As you can see from the above results, the performance and yield both improve. This model seems to work well across different processes, depending more on the circuit design style. This is an example of ML outside since it creates a user-visible impact on the flow (the schematic groupings are visible).
Elias went over some other examples from the analog flow research:
Another group has been using a deep neural network to classify the probability of PCB routing. It is not feasible to actually run the full router during PCB placement, but the heuristics that are used instead have historically often been poor predictors. The idea of using ML to predict the success of future flow steps has good success in university research, too.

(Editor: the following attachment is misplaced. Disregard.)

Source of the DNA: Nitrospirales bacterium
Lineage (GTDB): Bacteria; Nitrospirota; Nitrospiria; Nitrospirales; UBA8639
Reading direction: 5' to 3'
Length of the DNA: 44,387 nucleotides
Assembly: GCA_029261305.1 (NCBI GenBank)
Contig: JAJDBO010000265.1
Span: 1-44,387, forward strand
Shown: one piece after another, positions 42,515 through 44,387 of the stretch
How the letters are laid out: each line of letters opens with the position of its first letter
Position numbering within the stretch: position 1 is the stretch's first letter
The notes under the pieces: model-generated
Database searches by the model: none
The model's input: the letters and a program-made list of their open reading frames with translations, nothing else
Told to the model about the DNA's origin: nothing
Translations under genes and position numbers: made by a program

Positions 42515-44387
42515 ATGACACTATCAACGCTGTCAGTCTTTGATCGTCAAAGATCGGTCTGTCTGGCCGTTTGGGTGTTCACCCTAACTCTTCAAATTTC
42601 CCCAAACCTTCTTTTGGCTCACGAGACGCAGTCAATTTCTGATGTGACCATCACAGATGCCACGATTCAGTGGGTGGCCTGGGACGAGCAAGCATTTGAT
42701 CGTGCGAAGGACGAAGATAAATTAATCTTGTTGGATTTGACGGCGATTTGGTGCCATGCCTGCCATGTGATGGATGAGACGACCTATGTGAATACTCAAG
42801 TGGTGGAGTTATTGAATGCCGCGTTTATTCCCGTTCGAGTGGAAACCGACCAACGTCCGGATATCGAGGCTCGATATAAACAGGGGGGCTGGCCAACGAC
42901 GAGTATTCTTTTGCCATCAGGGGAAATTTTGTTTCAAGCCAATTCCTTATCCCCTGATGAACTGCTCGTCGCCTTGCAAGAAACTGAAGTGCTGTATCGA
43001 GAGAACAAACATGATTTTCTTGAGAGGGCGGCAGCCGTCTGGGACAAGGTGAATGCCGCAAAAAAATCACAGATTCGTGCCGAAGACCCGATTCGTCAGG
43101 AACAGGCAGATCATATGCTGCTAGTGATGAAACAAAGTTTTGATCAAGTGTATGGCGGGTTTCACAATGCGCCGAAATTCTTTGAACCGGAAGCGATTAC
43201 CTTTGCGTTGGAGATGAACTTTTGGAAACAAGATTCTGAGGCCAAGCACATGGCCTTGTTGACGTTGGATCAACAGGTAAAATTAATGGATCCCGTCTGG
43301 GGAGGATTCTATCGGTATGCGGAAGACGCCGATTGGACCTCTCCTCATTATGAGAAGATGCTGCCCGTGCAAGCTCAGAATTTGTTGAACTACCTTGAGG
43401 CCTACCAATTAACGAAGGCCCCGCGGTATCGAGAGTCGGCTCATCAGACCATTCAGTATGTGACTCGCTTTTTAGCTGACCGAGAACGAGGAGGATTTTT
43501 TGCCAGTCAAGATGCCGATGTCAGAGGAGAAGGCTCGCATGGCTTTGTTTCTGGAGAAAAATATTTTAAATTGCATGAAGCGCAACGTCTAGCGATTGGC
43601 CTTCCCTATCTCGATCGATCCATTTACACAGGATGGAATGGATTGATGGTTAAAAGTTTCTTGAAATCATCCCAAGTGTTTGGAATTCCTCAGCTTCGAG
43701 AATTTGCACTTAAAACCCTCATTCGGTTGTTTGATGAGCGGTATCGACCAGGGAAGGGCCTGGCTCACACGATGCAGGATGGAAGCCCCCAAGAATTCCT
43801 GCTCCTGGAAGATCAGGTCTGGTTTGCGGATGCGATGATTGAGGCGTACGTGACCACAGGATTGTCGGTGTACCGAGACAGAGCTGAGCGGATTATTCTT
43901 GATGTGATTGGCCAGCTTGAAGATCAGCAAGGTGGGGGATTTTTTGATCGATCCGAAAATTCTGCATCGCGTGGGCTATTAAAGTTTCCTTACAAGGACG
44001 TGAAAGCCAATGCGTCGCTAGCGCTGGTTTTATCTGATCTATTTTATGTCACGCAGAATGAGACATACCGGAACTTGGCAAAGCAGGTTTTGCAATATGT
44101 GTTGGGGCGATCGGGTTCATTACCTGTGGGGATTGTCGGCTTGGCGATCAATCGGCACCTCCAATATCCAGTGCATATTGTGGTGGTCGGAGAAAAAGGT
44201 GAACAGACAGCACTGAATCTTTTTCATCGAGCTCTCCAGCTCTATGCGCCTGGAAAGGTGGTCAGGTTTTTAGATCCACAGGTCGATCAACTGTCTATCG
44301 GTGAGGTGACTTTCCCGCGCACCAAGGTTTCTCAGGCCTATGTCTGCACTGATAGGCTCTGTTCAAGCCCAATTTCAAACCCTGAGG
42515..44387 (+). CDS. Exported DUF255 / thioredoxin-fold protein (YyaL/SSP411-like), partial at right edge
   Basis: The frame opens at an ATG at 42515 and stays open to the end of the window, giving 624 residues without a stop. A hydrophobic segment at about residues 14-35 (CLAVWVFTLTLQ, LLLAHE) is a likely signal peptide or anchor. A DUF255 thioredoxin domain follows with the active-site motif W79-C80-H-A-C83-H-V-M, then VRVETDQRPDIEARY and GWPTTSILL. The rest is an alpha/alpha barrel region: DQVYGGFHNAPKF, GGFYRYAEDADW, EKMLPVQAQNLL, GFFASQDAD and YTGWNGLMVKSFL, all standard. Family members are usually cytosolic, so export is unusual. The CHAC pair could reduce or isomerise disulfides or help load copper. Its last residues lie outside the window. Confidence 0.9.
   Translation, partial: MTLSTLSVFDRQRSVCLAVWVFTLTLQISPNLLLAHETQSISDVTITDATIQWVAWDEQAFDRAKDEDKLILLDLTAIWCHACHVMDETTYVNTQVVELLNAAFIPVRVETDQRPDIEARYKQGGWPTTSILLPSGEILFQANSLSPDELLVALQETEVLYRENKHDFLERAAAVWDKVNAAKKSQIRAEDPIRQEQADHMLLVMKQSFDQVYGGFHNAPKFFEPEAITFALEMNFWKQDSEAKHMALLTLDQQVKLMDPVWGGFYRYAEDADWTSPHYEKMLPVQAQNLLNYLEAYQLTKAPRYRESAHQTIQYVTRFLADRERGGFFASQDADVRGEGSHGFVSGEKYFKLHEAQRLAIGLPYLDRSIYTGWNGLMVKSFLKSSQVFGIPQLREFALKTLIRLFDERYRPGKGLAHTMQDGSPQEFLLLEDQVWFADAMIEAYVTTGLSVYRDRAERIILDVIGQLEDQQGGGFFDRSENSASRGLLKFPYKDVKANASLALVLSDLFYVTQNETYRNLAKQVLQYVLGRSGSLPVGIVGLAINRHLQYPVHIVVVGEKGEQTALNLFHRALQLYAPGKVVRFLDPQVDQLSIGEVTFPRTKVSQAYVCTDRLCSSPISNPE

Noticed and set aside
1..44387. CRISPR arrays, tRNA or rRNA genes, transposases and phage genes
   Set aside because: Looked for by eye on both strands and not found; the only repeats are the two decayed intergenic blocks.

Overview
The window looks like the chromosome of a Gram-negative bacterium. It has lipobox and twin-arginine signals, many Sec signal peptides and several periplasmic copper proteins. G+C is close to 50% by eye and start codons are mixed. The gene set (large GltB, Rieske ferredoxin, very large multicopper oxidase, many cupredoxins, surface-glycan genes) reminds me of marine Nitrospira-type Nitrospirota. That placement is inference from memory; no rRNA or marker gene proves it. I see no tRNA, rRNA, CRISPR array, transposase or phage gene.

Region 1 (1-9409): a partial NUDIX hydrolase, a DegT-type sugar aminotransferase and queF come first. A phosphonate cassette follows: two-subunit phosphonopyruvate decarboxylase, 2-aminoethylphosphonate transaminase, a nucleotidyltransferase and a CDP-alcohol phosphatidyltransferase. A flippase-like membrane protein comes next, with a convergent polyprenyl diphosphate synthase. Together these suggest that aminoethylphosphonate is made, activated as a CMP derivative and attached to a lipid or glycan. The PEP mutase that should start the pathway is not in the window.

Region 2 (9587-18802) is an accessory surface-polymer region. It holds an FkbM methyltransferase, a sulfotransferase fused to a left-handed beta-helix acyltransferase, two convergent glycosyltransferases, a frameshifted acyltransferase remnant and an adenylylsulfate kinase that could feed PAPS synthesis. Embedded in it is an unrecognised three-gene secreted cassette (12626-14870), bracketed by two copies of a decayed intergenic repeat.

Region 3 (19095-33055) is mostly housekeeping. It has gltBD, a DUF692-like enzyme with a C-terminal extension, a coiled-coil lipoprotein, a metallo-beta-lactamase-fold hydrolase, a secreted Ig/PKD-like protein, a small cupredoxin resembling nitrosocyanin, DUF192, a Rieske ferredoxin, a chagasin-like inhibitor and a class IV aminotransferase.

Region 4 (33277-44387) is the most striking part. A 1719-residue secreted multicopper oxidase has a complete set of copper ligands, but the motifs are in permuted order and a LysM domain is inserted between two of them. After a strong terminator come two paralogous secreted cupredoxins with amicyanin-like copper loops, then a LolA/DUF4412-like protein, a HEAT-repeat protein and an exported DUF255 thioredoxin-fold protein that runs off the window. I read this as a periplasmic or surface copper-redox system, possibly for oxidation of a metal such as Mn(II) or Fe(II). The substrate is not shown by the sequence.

This is an example of ML that is in production use and is incorporated into the shipping tool. This also involves using existing automation flows to generate data. You can see in a couple of examples that we get 14-21% improvement in the total negative slack, which results in improved PPA
Elias wrapped up with four examples:
But this is just the beginning of the use of ML, both inside and outside the tools. This will be an important tool for EDA developers over the next few years.